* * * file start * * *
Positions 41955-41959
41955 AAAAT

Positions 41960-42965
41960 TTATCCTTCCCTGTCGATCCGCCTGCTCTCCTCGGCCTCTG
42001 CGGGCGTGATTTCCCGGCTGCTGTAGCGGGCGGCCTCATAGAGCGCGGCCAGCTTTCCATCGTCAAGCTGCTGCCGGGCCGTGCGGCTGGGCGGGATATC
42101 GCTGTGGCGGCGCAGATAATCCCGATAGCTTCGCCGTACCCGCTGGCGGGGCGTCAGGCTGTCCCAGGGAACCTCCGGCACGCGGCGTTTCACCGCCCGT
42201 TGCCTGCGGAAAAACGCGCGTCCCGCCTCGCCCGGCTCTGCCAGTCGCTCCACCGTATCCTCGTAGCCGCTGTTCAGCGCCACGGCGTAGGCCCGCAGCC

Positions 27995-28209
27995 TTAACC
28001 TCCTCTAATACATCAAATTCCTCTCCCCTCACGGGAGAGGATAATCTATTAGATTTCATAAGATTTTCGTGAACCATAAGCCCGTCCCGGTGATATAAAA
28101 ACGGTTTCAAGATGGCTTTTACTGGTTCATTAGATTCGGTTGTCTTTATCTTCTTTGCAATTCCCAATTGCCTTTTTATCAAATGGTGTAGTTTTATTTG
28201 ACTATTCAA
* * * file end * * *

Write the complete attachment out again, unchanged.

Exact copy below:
Positions 41955-41959
41955 AAAAT

Positions 41960-42965
41960 TTATCCTTCCCTGTCGATCCGCCTGCTCTCCTCGGCCTCTG
42001 CGGGCGTGATTTCCCGGCTGCTGTAGCGGGCGGCCTCATAGAGCGCGGCCAGCTTTCCATCGTCAAGCTGCTGCCGGGCCGTGCGGCTGGGCGGGATATC
42101 GCTGTGGCGGCGCAGATAATCCCGATAGCTTCGCCGTACCCGCTGGCGGGGCGTCAGGCTGTCCCAGGGAACCTCCGGCACGCGGCGTTTCACCGCCCGT
42201 TGCCTGCGGAAAAACGCGCGTCCCGCCTCGCCCGGCTCTGCCAGTCGCTCCACCGTATCCTCGTAGCCGCTGTTCAGCGCCACGGCGTAGGCCCGCAGCC

Positions 27995-28209
27995 TTAACC
28001 TCCTCTAATACATCAAATTCCTCTCCCCTCACGGGAGAGGATAATCTATTAGATTTCATAAGATTTTCGTGAACCATAAGCCCGTCCCGGTGATATAAAA
28101 ACGGTTTCAAGATGGCTTTTACTGGTTCATTAGATTCGGTTGTCTTTATCTTCTTTGCAATTCCCAATTGCCTTTTTATCAAATGGTGTAGTTTTATTTG
28201 ACTATTCAA